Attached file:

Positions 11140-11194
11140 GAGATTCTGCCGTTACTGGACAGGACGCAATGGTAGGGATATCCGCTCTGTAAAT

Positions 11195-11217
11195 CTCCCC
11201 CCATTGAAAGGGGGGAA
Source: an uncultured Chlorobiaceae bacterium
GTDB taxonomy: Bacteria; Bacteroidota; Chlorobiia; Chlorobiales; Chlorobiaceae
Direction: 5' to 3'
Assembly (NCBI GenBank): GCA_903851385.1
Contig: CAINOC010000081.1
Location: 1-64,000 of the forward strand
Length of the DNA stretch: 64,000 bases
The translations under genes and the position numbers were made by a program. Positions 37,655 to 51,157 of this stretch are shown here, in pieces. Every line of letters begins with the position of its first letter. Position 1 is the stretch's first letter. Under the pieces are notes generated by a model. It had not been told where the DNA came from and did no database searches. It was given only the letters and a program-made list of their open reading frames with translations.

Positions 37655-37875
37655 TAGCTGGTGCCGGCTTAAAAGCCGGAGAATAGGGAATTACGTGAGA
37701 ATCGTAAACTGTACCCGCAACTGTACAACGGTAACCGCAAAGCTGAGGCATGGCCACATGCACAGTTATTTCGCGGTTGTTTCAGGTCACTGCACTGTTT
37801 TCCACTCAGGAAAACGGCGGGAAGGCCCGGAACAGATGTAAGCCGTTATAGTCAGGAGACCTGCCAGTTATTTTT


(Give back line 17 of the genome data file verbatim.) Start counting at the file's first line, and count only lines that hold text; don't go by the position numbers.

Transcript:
37801 TCCACTCAGGAAAACGGCGGGAAGGCCCGGAACAGATGTAAGCCGTTATAGTCAGGAGACCTGCCAGTTATTTTT